Equestrian and Other Animals

Started by Lynn Jahl, the equestrian program is a key part of our program giving learners a way to connect with a large animal that cannot be manipulated.  We also have smaller animals in each of the dorms. Learners are often seen cuddling with a cat or playing with a dog.


Horses are included in healing at Adora because they have a powerfully therapeutic effect on people.

“The horse is a mirror to your soul, sometimes you might not like what you see and sometimes you will.” – Buck Brannaman

At Adora we encourage learners to be the real kid.  This is very scary because it first requires them to face their true selves.  A 1200 pound animal provides that opportunity.

Kids avoid dealing with real emotions and trauma by putting on “masks” which can include:

  • Always being “happy”
  • Being obsessive compulsively compliant
  • Hiding from human interaction
  • Exhibiting a Chip-on-the-Shoulder attitude
  • Sucking up
  • Being aggressively defiant

While it may be possible for kids to hide what’s really in their hearts from other people, they cannot hide from or manipulate a horse.

Horses are highly sensitive.  When riding, a horse cannot see you, but they feel everything you feel and take on your emotions.

  • If you are scared, they will become skittish and flighty – not trusting the rider to protect them.
  • If you are angry, they become irritable and frustrated working against you because they think you are working against them.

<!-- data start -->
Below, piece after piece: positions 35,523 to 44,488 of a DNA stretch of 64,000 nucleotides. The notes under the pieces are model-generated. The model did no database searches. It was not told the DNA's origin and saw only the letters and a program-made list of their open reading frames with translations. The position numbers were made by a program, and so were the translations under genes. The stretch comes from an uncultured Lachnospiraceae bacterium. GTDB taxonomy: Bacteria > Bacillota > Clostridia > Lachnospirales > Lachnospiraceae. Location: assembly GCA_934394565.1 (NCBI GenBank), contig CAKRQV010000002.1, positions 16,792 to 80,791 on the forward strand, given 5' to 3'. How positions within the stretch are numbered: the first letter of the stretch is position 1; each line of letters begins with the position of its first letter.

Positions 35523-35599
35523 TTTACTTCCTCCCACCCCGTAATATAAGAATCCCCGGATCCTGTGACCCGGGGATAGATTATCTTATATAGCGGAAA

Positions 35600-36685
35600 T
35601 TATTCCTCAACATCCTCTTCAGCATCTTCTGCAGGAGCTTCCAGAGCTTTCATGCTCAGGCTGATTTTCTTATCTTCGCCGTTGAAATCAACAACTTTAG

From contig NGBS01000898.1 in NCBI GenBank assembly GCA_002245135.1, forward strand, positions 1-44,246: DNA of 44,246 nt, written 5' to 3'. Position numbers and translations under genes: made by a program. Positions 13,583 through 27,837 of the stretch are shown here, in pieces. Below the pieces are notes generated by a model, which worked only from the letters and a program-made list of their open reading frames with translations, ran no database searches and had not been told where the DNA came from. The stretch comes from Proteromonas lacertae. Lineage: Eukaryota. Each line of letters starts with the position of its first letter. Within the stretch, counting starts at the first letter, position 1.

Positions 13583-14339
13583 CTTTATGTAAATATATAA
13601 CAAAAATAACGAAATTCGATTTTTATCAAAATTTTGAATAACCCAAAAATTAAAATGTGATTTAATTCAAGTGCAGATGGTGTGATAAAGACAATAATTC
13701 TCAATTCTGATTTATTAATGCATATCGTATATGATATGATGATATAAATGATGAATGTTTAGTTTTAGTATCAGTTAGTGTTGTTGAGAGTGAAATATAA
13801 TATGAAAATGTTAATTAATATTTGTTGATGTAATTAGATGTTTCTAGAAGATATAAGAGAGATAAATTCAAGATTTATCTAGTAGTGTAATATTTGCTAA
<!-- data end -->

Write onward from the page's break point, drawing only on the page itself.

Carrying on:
• If you are relaxed, calm, and confident, they listen to you and try their hardest to work with you.

Horses see through all falsehoods and respond to the spirit of the child, allowing learners to:

  • Connect with an animal providing a safe means for practicing relationship
  • Get a different perspective on self and the world
  • Receive a non-judgemental yet honest source of feedback
  • Take responsibility in caring for another creature
  • Practice patience and self-control in order to succeed
  • Witness the process of building trust
  • View the effects of their actions and attitude on another creature
  • Engage in proprioceptive physical activity
  • Learn about equine management
  • Gain insight into their own heads and hearts
  • Learn with other learners and offer encouragement to their peers
  • Have fun

Other Therapy Animals

Horses are not the only animals providing therapy for our learners, Adora also employs a menagerie of cats, dogs and birds who share their unconditional love with learners and staff alike.

Our resident therapy dogs, Khazar and Khali, greet everyone they encounter with a big “He-wooooh,” a tail wag, and a kiss.  Jules (AKA Bean) and Bear, our therapy-puppies-in training, brighten every room they walk into with their loving puppy energy.

Our many cats cuddle up with learners as they work on homework, read, or simply sit and think.

Regardless of how learners act, our animals never stop loving them, allowing learners to begin understanding what unconditional love in a relationship feels like.